Tuesday, November 27, 2007

Hug a Hoodie at the Oxford Union

Jonny Wright has a long and remarkably sensible posting on last night's events. I reproduce his conclusions below, but do read the whole thing:
Firstly, it's ridiculous to claim to be anti-fascist when you're blocking a public right of way, and stopping people from getting to a legal meeting, however much you disagree with that meeting.

Secondly, the argument we heard time and time again about the threat from BNP activists being so great that it trumped the right to free debate. I didn't see any BNP people at all (although I'm willing to admit I wasn't in a position to see everything that happened, and they may well have been there). What I did see was a large group of so-called anti-fascists prepared to use physical force to stop people getting to a debate, use large amounts of amplified noise to try and drown the debate out, shout abuse and intimidation at students going about their lawful business, and call for the death of a 20-year-old young man with pretty mainstream political views.

Thirdly, I felt sickened by Irving's constant references to the Holocaust, coupled with his constant efforts to underplay the scale and meaning of it, and his noxious suggestion that Britain should have done a deal with the Nazis in 1940, and pulled out of the war - it would have meant the subjugation of the entire continent and the eradication of European Jewry, but Irving maintains it would have been in the best interests of Britain. As an internationalist and as a believer in universal human rights, that sickens me.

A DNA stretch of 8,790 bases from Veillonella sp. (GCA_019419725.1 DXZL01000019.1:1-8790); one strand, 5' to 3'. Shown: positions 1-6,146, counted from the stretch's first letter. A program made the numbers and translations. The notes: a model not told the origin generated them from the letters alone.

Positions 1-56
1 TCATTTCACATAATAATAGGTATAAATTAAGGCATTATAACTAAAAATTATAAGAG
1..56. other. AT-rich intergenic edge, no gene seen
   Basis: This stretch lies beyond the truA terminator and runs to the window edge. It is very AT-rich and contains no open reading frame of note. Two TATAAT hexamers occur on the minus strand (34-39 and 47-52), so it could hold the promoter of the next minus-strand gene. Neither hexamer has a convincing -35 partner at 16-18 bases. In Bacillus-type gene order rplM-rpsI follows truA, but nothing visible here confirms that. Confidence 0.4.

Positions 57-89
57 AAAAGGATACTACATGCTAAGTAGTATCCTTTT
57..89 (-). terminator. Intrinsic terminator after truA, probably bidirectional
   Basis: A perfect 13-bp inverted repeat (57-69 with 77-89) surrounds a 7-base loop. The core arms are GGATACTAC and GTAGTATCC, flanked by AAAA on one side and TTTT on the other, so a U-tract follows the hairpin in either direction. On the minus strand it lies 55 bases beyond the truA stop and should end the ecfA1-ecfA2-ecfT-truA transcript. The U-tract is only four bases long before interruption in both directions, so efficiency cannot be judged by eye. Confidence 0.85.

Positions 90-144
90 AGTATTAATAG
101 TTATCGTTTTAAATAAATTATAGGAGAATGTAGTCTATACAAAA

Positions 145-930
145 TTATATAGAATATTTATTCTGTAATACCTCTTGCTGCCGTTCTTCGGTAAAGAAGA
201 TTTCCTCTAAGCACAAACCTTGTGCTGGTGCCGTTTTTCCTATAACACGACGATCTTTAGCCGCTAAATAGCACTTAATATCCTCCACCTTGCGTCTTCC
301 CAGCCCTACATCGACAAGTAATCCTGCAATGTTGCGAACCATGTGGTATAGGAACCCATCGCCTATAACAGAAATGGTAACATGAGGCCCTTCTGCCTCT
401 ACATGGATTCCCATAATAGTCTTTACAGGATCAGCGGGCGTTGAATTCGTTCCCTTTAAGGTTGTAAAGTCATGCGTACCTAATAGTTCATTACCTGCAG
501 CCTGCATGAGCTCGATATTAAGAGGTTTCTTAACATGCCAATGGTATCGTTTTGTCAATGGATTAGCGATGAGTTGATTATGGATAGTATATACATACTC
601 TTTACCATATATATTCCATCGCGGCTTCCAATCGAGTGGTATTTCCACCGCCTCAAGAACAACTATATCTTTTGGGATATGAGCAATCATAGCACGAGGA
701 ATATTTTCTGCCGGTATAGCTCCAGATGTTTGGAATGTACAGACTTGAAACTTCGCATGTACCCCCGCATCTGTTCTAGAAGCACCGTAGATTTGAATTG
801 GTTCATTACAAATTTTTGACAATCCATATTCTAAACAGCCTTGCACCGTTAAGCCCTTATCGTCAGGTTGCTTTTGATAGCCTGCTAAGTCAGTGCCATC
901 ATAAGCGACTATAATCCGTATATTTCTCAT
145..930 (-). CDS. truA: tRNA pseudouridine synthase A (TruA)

Fourthly, I'm immensely glad that I was able to hear Irving speak. I don't think it endangered me or put me at risk of corruption. It broadened my horizons and let me find out something about a man who up till now had only ever been a sort of bogeyman - and some of the things that I found out were genuinely surprising. I don't see why I should have been barred from going to this talk because of somebody else's arbitrary judgement. I'm also quite glad that Irving's views were shown up and challenged very strongly by students in the audience.

Fifthly, I'm physically and mentally shattered, it's quarter to two in the morning, I'm not sure I can stomach any more of this whole saga which has dominated Oxford life for the past two months, so I'm going to bed!

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